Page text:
New Delhi: The central government told the Supreme Court on Tuesday that it was not averse to the posting of extreme political views on the Internet but submitted documents to buttress its argument that outrageous and offensive contents hurting religious sentiments needed to be blocked.
“The extreme political views or contrary views and decent humour cannot be prohibited," additional solicitor general Tushar Mehta told the court.
Mehta, however, placed documents indicating those posts which had the potential of “outrageously and directly offending" religious sentiments needed to be prohibited on the Internet.
He also wanted that the documents, placed in a sealed cover, should only be examined by the judges; but when petitioners demanded them, Mehta was asked by judges to supply the material. The government’s law officer then requested the contents of the documents be prohibited from being posted on social networking sites and not allowing to be circulated.
The additional solicitor general’s submission came immediately before the Supreme Court resumed hearing arguments in cases challenging the constitutional validity of the controversial section 66A of the Information Technology Act, 2000, along with the provisions pertaining to the blocking and the liability of intermediaries.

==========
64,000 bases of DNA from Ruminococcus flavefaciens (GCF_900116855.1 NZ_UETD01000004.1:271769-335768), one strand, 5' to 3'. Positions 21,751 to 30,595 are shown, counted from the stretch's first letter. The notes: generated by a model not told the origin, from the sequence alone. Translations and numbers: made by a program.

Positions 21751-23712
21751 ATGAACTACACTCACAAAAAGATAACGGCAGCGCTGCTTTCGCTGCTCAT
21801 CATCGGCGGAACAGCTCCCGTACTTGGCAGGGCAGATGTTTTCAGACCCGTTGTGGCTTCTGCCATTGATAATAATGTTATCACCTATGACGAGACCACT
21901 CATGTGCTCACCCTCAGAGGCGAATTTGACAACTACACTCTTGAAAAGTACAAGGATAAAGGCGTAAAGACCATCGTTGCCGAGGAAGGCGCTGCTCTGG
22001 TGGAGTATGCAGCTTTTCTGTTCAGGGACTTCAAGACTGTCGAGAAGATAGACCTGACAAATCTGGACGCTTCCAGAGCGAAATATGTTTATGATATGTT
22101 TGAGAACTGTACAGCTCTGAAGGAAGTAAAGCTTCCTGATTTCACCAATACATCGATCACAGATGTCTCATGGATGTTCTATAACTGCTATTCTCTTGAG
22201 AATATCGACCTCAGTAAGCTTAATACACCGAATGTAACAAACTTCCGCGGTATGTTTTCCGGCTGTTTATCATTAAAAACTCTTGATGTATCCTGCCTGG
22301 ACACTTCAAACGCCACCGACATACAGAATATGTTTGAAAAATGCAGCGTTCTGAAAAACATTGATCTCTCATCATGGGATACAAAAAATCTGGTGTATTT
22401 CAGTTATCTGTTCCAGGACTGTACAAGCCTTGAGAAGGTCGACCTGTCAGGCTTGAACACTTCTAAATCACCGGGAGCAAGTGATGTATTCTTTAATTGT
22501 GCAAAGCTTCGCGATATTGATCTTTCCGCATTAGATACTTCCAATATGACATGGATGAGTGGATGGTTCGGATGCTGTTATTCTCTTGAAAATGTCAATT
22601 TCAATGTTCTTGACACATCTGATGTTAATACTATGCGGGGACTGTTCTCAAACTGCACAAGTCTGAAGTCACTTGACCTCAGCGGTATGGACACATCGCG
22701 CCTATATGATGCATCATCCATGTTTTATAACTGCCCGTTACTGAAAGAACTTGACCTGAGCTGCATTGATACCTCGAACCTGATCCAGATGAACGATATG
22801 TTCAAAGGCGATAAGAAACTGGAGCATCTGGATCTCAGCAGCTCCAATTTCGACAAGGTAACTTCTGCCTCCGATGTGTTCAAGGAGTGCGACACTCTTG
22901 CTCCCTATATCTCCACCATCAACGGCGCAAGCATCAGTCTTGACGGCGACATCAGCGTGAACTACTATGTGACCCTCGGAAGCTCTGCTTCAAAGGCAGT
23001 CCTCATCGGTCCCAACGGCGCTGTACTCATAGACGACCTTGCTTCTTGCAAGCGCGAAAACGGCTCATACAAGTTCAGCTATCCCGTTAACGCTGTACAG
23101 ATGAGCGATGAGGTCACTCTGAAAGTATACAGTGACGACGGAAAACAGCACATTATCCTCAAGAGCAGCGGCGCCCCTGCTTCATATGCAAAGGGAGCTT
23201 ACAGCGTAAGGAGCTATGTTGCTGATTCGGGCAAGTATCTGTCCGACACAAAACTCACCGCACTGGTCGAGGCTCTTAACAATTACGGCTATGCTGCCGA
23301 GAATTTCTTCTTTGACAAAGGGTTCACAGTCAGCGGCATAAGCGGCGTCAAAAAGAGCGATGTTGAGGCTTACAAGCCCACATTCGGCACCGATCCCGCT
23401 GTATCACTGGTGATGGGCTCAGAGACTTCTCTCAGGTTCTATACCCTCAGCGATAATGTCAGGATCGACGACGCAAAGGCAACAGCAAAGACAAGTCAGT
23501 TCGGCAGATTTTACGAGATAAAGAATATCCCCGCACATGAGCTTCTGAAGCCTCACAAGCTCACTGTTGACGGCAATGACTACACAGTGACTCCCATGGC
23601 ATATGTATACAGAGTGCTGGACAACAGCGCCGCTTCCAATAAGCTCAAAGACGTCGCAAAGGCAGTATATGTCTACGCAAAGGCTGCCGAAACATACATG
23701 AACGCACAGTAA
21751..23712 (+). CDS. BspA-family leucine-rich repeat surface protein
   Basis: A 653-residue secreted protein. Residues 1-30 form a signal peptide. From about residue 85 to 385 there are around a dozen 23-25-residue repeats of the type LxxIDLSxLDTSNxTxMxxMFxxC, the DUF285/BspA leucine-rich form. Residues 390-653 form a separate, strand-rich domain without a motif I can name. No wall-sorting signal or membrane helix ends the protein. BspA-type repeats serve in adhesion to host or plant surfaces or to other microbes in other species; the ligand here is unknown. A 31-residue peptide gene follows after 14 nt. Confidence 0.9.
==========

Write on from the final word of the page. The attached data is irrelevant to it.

The arguments in the petitions started afresh after a change in the composition of the bench hearing the cases. The case is now being heard by justices J. Chelameswar and Rohinton Fali Nariman. A bench of justices Chelameswar and S.A. Bobde had heard arguments in December last year.
While there are a series of public interest litigations before the Supreme Court on a host of provisions of the IT Act, the first PIL was filed in 2012 by a law student, Shreya Singhal, seeking amendment of Section 66A, after two girls from Thane district in Maharashtra were arrested as one of them posted a comment against the shutdown in Mumbai following Shiv Sena leader Bal Thackeray’s death and the other ‘liked’ it.
Lawyer Prashant Bhushan, appearing for non-governmental organization Common Cause, started his arguments criticizing the vagueness in the law and the arbitrary arrests made using its provisions. The hearing will continue on Wednesday.